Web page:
One of Obama's explicit election promises in 2008 was that he would close America's prison at Guantanamo Bay. In his appearance on Jon Stewart's show Thursday night, now-President Obama announced this was a goal for his second term.
Commenting on the idea Friday as part of a panel on the Alex Wagner show, Melissa Harris-Perry agreed this was beneficial to selling the idea of a second Obama term. Not explained by Harris-Perry: Why should we expect Obama's second attempt to close Gitmo to be any more effective than his first attempt?
Contrary to the partisan claims made on Wagner's show, the failure to close Gitmo was not simply the result of Republican intransigence. In fact, it's ironic that not closing Gitmo turns out to be one of the few popular, bipartisan acts Congress embraced during Obama's first term.
In January 2009, days after being sworn in, Obama signed an executive order vowing to close Gitmo within one year. But within days of signing the order, Britain refused to take any of the prisoners Obama was hoping to unload. Germany refused a similar request in June. Meanwhile, about 65 percent of the public disagreed with closing the prison.
In June of 2009, Congress weighed in when it sent funding bills to Obama which pointedly did not include money for closing Guantanamo Bay. By October of that year, Congress added language to a Homeland security bill which prohibited the transfer of detainees to American soil. A total of 88 House Democrats joined Republicans in voting for the provision. Despite this, two months later Obama announced plans to move detainees to a prison in Illinois.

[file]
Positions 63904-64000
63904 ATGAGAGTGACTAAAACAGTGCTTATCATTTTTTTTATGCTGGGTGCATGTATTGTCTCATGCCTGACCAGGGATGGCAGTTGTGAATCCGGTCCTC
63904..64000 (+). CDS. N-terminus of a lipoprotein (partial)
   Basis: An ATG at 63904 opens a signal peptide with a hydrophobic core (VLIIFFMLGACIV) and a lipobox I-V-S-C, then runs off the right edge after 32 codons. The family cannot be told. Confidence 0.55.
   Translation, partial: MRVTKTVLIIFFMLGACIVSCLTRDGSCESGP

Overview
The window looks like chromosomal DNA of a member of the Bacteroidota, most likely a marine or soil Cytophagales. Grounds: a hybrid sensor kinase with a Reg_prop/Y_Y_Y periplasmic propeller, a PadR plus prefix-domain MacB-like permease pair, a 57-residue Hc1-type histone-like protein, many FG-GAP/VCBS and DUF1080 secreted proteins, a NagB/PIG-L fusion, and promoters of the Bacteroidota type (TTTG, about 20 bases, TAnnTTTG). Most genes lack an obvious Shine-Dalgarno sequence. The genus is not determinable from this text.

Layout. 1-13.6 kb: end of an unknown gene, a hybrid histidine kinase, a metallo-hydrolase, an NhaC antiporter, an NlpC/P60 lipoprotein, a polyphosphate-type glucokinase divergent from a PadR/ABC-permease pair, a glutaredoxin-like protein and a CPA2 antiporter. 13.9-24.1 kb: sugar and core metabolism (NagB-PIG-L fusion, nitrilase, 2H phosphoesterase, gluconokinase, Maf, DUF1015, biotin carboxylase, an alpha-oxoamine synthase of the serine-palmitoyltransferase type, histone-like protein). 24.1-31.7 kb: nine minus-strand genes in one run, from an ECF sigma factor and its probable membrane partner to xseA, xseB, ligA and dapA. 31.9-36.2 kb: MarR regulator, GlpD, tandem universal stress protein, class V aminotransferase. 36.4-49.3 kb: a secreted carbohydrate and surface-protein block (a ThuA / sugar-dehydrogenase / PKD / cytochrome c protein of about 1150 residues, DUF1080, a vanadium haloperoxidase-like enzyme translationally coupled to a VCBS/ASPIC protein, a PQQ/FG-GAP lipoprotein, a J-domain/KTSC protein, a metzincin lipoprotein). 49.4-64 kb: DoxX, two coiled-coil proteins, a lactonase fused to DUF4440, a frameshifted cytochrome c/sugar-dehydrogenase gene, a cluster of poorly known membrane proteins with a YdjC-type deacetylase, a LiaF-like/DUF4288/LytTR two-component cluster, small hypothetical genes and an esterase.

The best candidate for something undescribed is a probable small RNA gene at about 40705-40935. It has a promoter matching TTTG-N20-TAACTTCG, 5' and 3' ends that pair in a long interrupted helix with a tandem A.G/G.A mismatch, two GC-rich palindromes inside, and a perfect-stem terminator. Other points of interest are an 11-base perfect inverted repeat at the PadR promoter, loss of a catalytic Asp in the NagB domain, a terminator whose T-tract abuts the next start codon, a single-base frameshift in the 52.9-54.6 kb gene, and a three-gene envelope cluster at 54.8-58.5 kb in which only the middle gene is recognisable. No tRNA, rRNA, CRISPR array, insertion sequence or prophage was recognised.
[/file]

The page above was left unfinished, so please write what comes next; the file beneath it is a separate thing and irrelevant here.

By June of 2010 Obama had given up on closing Gitmo entirely. The NY Times noted that "the
Obama administration has sidelined efforts to close the prison, making it unlikely that will fulfill his promise to close it before his term ends in 2013."
Adding Gitmo to the President's very short list of clear promises for a second term doesn't sound promising, but this may be exactly what Obama plans to do. On October 2nd, the government announced it would buy a prison in Illinois to which it could transfer Gitmo prisoners. Is this a legitimate attempt to keep a 2008 campaign promise or just a last-minute effort to muddy the waters on Obama's failure to get this done? The fact that this is coming up just weeks before the election suggests the latter.